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GeForce 9800 GTX vs GeForce GTX 650

Intro

The GeForce 9800 GTX comes with core clock speeds of 675 MHz on the GPU, and 1100 MHz on the 512 MB of GDDR3 RAM. It features 128 SPUs along with 64 TAUs and 16 ROPs.

Compare all of that to the GeForce GTX 650, which features core clock speeds of 1058 MHz on the GPU, and 1250 MHz on the 2048 MB of GDDR5 RAM. It features 384 SPUs along with 32 TAUs and 16 ROPs.

(No game benchmarks for this combination yet.)

Power Usage and Theoretical Benchmarks

Power Consumption (Max TDP)

GeForce GTX 650 64 Watts
GeForce 9800 GTX 140 Watts
Difference: 76 Watts (119%)

Memory Bandwidth

In theory, the GeForce GTX 650 should perform a small bit faster than the GeForce 9800 GTX overall. (explain)

GeForce GTX 650 80000 MB/sec
GeForce 9800 GTX 70400 MB/sec
Difference: 9600 (14%)

Texel Rate

The GeForce 9800 GTX will be a lot (approximately 28%) more effective at anisotropic filtering than the GeForce GTX 650. (explain)

GeForce 9800 GTX 43200 Mtexels/sec
GeForce GTX 650 33856 Mtexels/sec
Difference: 9344 (28%)

Pixel Rate

If running with a high resolution is important to you, then the GeForce GTX 650 is a better choice, by far. (explain)

GeForce GTX 650 16928 Mpixels/sec
GeForce 9800 GTX 10800 Mpixels/sec
Difference: 6128 (57%)

Please note that the above 'benchmarks' are all just theoretical - the results were calculated based on the card's specifications, and real-world performance may (and probably will) vary at least a bit.

Price Comparison

GeForce 9800 GTX

Amazon.com

GeForce GTX 650

Amazon.com

Please note that the price comparisons are based on search keywords - sometimes it might show cards with very similar names that are not exactly the same as the one chosen in the comparison. We do try to filter out the wrong results as best we can, though.

Specifications

Model GeForce 9800 GTX GeForce GTX 650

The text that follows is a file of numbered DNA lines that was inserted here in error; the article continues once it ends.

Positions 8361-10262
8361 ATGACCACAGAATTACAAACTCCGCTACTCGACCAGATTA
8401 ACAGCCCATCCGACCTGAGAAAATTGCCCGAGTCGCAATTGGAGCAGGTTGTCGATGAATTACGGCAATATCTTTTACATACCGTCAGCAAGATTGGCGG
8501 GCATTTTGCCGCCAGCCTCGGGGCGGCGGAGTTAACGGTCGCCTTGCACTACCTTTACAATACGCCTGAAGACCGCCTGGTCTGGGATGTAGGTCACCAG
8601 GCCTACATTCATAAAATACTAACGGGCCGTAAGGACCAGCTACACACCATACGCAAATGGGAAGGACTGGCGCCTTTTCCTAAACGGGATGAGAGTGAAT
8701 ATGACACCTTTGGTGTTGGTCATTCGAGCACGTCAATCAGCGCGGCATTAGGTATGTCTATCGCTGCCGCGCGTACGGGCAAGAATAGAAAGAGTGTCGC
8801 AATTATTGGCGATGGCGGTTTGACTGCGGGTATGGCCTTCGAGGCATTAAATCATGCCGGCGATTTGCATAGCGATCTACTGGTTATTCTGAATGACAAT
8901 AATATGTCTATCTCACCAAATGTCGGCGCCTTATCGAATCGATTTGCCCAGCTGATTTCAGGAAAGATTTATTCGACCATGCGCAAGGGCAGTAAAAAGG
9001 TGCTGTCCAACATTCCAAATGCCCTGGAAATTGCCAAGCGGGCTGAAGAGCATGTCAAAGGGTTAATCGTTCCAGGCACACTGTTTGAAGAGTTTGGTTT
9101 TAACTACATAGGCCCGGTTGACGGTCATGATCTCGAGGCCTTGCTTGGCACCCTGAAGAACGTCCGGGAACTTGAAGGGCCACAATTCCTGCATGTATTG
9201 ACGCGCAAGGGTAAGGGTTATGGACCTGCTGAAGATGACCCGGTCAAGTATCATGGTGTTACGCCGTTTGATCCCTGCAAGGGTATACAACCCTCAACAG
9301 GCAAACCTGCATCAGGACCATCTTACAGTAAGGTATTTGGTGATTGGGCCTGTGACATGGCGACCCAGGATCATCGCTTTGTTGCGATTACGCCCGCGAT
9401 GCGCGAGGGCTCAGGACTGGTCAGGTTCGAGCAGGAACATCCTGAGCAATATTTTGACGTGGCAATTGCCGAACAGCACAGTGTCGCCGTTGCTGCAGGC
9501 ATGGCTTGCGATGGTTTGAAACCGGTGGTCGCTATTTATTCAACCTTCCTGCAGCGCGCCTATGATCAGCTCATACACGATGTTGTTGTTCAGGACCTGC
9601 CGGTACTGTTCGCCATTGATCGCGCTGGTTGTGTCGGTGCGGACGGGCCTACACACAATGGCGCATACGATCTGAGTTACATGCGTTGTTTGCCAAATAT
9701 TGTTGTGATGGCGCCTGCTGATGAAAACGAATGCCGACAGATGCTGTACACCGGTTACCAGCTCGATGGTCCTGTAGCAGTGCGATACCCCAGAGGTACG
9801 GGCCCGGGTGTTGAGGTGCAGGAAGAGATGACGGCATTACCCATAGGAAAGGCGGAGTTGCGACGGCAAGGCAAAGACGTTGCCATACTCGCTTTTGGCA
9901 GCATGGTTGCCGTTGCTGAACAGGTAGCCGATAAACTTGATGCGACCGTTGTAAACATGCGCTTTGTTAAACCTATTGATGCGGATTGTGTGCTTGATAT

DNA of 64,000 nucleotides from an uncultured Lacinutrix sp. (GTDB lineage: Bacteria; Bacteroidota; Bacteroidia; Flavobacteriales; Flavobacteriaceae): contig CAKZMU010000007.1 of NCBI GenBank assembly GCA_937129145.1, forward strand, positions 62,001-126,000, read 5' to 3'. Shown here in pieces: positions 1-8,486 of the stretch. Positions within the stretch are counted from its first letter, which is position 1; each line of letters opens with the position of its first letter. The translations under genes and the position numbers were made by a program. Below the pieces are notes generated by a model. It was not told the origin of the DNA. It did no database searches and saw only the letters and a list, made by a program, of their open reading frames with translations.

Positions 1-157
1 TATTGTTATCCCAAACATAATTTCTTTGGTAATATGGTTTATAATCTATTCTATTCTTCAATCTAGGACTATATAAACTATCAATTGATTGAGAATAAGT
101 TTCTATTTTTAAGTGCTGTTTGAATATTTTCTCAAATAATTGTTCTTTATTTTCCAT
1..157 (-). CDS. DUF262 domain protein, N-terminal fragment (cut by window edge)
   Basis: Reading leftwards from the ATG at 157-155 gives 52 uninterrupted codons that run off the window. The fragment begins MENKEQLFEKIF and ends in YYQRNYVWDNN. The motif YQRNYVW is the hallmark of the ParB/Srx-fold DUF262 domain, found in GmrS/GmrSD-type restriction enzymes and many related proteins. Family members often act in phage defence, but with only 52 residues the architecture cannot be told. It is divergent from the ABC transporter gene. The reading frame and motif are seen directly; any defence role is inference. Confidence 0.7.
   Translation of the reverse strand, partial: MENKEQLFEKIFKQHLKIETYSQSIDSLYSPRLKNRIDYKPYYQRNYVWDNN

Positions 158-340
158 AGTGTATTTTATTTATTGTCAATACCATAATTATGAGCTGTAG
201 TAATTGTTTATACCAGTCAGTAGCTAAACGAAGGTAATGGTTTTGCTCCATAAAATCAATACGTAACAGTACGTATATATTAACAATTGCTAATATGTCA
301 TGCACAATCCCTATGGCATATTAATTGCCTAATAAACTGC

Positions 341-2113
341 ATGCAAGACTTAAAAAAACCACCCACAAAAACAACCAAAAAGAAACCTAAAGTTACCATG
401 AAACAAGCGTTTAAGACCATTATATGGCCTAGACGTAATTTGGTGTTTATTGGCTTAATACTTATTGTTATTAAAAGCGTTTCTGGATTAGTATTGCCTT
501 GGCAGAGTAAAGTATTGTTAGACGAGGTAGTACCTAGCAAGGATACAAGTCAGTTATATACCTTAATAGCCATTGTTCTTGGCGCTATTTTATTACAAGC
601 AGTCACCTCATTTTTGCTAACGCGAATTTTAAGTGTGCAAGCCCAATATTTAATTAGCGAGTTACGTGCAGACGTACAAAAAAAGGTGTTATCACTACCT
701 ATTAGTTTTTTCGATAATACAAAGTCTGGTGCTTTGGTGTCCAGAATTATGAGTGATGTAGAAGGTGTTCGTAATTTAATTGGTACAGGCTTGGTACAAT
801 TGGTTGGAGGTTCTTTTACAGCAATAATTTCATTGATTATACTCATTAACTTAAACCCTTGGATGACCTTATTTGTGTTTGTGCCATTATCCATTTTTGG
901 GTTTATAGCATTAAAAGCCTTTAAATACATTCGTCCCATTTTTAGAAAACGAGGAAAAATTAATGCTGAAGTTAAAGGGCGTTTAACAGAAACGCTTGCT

Manufacturer nVidia nVidia
Year April 2008 September 2012
Code Name G92 GK107
Fab Process 65 nm 28 nm
Bus PCIe x16 2.0 PCIe 3.0 x16
Memory 512 MB 2048 MB
Core Speed 675 MHz 1058 MHz
Shader Speed 1688 MHz 1058 MHz
Memory Speed 1100 MHz (2200 MHz effective) 1250 MHz (5000 MHz effective)
Unified Shaders 128 384
Texture Mapping Units 64 32
Render Output Units 16 16
Bus Type GDDR3 GDDR5
Bus Width 256-bit 128-bit
DirectX Version DirectX 10 DirectX 11.0
OpenGL Version OpenGL 3.0 OpenGL 4.3
Power (Max TDP) 140 watts 64 watts
Shader Model 4.0 5.0
Bandwidth 70400 MB/sec 80000 MB/sec
Texel Rate 43200 Mtexels/sec 33856 Mtexels/sec
Pixel Rate 10800 Mpixels/sec 16928 Mpixels/sec

Memory Bandwidth: Memory bandwidth is the maximum amount of data (in units of MB per second) that can be moved over the external memory interface in a second. The number is worked out by multiplying the interface width by its memory clock speed. If it uses DDR type memory, it should be multiplied by 2 once again. If DDR5, multiply by 4 instead. The higher the memory bandwidth, the faster the card will be in general. It especially helps with anti-aliasing, High Dynamic Range and higher screen resolutions.

Texel Rate: Texel rate is the maximum texture map elements (texels) that are applied in one second. This number is calculated by multiplying the total number of texture units of the card by the core speed of the chip. The better the texel rate, the better the card will be at texture filtering (anisotropic filtering - AF). It is measured in millions of texels per second.

Pixel Rate: Pixel rate is the maximum amount of pixels the graphics card could possibly write to the local memory per second - measured in millions of pixels per second. The figure is worked out by multiplying the number of Render Output Units by the clock speed of the card. ROPs (Raster Operations Pipelines - aka Render Output Units) are responsible for drawing the pixels (image) on the screen. The actual pixel rate is also dependant on lots of other factors, most notably the memory bandwidth - the lower the bandwidth is, the lower the potential to reach the maximum fill rate.

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